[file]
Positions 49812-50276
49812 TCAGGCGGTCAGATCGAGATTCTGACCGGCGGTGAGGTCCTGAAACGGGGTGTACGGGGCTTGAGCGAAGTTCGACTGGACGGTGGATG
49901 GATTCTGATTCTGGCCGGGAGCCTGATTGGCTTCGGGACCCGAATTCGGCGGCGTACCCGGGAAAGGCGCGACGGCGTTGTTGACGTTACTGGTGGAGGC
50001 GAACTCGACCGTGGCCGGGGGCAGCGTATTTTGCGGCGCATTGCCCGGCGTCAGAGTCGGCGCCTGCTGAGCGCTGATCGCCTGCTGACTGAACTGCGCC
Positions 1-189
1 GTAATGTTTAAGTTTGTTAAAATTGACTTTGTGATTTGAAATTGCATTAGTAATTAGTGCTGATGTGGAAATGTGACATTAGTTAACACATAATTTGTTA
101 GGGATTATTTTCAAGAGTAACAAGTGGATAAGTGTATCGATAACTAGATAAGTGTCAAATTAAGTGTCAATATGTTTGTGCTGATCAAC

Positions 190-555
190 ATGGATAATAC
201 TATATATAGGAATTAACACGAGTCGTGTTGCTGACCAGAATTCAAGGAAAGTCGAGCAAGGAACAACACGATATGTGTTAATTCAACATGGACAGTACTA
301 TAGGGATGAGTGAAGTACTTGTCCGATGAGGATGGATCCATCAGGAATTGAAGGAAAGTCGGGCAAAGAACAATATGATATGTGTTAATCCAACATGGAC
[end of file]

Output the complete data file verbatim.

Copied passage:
Positions 49812-50276
49812 TCAGGCGGTCAGATCGAGATTCTGACCGGCGGTGAGGTCCTGAAACGGGGTGTACGGGGCTTGAGCGAAGTTCGACTGGACGGTGGATG
49901 GATTCTGATTCTGGCCGGGAGCCTGATTGGCTTCGGGACCCGAATTCGGCGGCGTACCCGGGAAAGGCGCGACGGCGTTGTTGACGTTACTGGTGGAGGC
50001 GAACTCGACCGTGGCCGGGGGCAGCGTATTTTGCGGCGCATTGCCCGGCGTCAGAGTCGGCGCCTGCTGAGCGCTGATCGCCTGCTGACTGAACTGCGCC
Positions 1-189
1 GTAATGTTTAAGTTTGTTAAAATTGACTTTGTGATTTGAAATTGCATTAGTAATTAGTGCTGATGTGGAAATGTGACATTAGTTAACACATAATTTGTTA
101 GGGATTATTTTCAAGAGTAACAAGTGGATAAGTGTATCGATAACTAGATAAGTGTCAAATTAAGTGTCAATATGTTTGTGCTGATCAAC

Positions 190-555
190 ATGGATAATAC
201 TATATATAGGAATTAACACGAGTCGTGTTGCTGACCAGAATTCAAGGAAAGTCGAGCAAGGAACAACACGATATGTGTTAATTCAACATGGACAGTACTA
301 TAGGGATGAGTGAAGTACTTGTCCGATGAGGATGGATCCATCAGGAATTGAAGGAAAGTCGGGCAAAGAACAATATGATATGTGTTAATCCAACATGGAC